“What is Truth” by Nicholas Gai. Jesus before Pilate. Pilate is depicted looking Roman and Jesus looking like a Jewish peasant or revolutionary. But John says that the soldiers cast lots over Jesus’ clothes and that his “coat was without seam, woven from the top throughout.” It is hard today to imagine soldiers casting lots over scruffy rags and it is even harder to imagine my version of Mary/Mariamne III riding into Jerusalem beside her son being acclaimed as a King of the Jews and appearing before Pilate to make his case dressed as anything less than a prince of the realm.

After riding into the city as a king invoking David—but with levels upon levels of meaning…perhaps also as the King to Come “with all things in his power”—that might allow room for the return of a king who was a descendant of the Hasmonean Queen….the House of King and High Priest together who had defied the rule that only a descendant of David could be king for about 100 years…but lost the kingdom after a long war to Herod and his Roman legions in 37 B.C.

After Jesus entered Jerusalem as a king, it seems that things quiet back down and he goes into the Temple in the mornings to teach and at night returns to Bethany…another few ordinary days. Then one morning…

…they came to Jerusalem and Jesus went into the temple, and began to cast out them that sold and bought in the temple, and overthrew the tables of the moneychangers, and the seats of them that sold doves; and would not suffer that any man should carry any vessel through the temple. And he taught them saying unto them, Is it not written, My house shall be called of all nations the house of prayer? But ye have made it a den of thieves… (Mark 11:15-17)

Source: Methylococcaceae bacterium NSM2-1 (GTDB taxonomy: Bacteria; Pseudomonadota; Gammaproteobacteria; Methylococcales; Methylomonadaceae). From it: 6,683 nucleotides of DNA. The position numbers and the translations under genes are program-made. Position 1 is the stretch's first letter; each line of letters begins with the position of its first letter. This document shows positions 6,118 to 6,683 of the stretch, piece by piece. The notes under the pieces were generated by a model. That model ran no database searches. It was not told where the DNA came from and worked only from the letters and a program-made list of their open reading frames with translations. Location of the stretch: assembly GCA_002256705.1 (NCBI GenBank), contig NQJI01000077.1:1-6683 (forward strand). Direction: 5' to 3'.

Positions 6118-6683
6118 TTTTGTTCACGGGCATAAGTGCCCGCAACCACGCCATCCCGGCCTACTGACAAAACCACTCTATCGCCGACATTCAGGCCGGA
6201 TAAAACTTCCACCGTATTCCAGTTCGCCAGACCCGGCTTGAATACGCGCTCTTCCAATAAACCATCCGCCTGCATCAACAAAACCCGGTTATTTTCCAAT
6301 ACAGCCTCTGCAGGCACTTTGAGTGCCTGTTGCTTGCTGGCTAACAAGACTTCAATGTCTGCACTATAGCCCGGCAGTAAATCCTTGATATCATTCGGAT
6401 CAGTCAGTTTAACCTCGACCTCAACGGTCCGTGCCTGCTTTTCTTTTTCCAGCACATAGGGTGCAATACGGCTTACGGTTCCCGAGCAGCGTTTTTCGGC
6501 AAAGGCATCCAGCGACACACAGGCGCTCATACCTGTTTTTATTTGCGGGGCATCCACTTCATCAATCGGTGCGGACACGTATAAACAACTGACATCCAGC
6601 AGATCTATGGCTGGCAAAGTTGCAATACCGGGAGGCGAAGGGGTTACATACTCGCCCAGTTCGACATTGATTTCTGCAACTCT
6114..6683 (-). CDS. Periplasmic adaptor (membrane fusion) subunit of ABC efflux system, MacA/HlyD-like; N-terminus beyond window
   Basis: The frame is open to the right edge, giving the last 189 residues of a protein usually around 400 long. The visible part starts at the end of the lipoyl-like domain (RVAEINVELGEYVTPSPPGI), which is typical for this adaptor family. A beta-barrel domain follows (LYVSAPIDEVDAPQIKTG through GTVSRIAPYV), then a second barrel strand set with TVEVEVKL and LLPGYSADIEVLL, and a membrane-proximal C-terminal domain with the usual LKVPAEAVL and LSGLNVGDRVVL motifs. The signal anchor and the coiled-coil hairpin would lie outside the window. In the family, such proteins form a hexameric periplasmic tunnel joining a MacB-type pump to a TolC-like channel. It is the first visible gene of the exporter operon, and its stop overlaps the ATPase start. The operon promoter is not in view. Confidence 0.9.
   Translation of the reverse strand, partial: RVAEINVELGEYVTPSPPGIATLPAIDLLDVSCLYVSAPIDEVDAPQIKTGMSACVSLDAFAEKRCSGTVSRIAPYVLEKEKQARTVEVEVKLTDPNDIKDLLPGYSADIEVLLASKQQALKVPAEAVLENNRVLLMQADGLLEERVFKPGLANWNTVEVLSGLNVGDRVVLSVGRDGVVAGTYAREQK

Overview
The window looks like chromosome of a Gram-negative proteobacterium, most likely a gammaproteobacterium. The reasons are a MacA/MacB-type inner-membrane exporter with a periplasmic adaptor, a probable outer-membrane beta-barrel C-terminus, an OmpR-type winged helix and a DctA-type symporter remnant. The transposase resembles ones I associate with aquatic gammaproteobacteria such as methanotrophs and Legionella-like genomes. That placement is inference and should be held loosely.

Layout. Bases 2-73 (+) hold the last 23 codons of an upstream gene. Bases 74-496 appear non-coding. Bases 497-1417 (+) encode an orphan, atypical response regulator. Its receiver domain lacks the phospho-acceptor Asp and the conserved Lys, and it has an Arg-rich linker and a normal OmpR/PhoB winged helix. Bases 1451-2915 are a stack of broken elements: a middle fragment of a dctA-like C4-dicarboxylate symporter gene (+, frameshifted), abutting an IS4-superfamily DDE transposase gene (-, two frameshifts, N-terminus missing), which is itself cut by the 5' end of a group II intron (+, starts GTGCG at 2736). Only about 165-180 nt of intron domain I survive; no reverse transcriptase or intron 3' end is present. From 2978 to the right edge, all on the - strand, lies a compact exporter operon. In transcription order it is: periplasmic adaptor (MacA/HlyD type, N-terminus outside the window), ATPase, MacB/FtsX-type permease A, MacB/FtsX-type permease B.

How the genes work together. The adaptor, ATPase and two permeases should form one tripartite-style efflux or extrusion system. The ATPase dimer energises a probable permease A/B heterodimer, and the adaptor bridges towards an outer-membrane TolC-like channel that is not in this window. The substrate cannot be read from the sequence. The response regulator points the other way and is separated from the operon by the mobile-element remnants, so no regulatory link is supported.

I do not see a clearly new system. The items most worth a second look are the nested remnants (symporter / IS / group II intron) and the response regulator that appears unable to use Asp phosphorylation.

All four gospels say this happened and John says it happened twice. But they all say Jesus calmly went back into the porticos and taught and when even was come, he went out of the city.

Continue reading “King of the Jews”

In Defense of Mary

Head_of_Mary_Jose_de_Ribera_1637
The Head of Mary by Jose de Ribera 1637 http://www.bible-people.info/Mary.htm

Matthew was the first gospel to add a birth story, probably to answer questions about Mary that persisted in ca 100 A.D. Matthew is the most Jewish of the gospels so his birth story is told from Joseph’s perspective. And yet, Matthew subtly makes Mary more important than Joseph, to the point of saying that he is not Jesus’ father.

And Jacob begat Joseph the husband of Mary, of whom was born Jesus, who is called Messiah. Matthew 1:16

That is exactly the birth story Matthew fleshed out.